We were really hungry now and it was essential to have our lunch before we proceeded further. We caught hold of the eatery nearby and relished on fish thali with the generous helpings of Solkadhi. The fish preparation was typical household and out of the world. With our stomachs full and hearts satisfied we were mentally prepared to move on.


Probably a km ride and we halted at the unique Rameshwar temple. It was unique because it was much below the ground level and it was only one of its kind. Almost half a km of descent took us to the entrance and we were greeted by huge deepmalas. The temple resembled a typical Konkani hamlet and on its walls were old paintings depicting the scenes from the legendary epics of Ramayana and the Mahabharata.


We took off from Rameshwar to hit the Devgad fort and it took us about 45 min to be there. Devgad is a small fort on a small hillock by the sea. It has a decent fortification and houses a Ganpati temple and a lighthouse. The fortification offers a good view of the sea. We had a glance and went over to the beach.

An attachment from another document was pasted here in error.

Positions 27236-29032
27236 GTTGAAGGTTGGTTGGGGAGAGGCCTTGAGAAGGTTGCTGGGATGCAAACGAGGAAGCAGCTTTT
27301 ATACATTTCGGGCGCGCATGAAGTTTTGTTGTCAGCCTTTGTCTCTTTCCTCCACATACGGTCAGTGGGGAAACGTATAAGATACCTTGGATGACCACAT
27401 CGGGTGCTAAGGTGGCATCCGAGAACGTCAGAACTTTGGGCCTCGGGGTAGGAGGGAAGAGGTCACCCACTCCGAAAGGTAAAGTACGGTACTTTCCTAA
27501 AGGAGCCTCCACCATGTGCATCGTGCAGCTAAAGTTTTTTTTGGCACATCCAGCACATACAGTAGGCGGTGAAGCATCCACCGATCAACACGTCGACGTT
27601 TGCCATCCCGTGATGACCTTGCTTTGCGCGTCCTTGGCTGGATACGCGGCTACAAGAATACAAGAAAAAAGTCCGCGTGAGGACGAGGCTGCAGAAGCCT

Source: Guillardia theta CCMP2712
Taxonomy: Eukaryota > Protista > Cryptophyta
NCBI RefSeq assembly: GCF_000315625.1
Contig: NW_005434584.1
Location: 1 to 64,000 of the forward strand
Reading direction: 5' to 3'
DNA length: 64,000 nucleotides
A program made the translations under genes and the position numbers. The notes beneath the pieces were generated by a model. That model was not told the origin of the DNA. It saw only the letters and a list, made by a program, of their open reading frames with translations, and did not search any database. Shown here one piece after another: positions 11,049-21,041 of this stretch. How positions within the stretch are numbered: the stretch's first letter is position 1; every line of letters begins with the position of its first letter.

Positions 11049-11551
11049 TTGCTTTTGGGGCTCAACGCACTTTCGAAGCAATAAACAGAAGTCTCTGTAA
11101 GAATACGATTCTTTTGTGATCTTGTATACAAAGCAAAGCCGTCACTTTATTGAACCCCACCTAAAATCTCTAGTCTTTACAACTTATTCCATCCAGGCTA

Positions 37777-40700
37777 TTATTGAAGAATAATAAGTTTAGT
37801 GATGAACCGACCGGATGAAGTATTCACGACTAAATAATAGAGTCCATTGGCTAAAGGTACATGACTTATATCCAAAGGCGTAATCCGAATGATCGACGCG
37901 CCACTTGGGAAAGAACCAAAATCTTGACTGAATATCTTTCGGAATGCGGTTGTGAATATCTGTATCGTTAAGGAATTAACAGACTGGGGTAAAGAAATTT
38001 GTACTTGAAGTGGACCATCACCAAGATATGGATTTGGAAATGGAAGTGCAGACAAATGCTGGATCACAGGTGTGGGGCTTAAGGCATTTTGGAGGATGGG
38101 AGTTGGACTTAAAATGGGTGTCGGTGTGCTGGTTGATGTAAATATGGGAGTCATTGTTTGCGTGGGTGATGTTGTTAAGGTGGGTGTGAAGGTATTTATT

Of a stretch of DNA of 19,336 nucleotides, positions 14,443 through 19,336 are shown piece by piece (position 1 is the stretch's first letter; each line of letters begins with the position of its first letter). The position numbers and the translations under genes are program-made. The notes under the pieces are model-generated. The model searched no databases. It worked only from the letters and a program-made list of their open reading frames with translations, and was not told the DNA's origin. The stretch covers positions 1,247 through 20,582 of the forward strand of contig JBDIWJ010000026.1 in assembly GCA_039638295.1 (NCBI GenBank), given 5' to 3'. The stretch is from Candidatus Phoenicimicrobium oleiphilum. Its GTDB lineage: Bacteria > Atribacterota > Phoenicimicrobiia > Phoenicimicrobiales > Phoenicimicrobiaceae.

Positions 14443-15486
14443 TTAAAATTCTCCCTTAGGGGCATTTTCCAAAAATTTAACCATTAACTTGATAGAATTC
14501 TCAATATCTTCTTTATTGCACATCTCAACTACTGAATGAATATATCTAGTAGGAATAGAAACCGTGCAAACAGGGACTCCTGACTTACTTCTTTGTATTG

Devgad Fort Entrance

Devgad is blessed with a lovely virgin beach which is enclosed within two small hillocks. On one of the hillocks are windmills galore which look so pretty. The beach also has a verdant suru corridor and the sand is very fine and soft. Not many people visit this beautiful place and we knew it because we were the first ones to leave our footprints in the sand.

After spending some time trying our hand at photography, we headed towards our destination for the day – the Kunkeshwar Beach.

Having Fun with Photography at Devgad Beach
Kunkeshwar Beach

Kunkeshwar beach houses a quaint little town name after the prime deity of the village – Lord Kunkeshwara (Shiva). Temple is adorned with carvings and nestled right beside the Kunkeshwar beach. There is a family who lives right next to the temple who let out their home for the visitors. We checked into the only homestay available here and headed straight to Kunkeshwar Beach for a dip and the lovely views of the sunset.

Later we had a hearty home-cooked meal and spent some time at the temple chitchatting at the temple. A titillating breeze blew as we sat overlooking the Kunkeshwar beach. It was a mesmerizing experience. We wished we could continue sitting there through the night. But as much as we loved being on Kunkeshwar beach, we wanted to explore the others beaches we had planned to go to. So, unwillingly we went to bed.

Continued… Day 7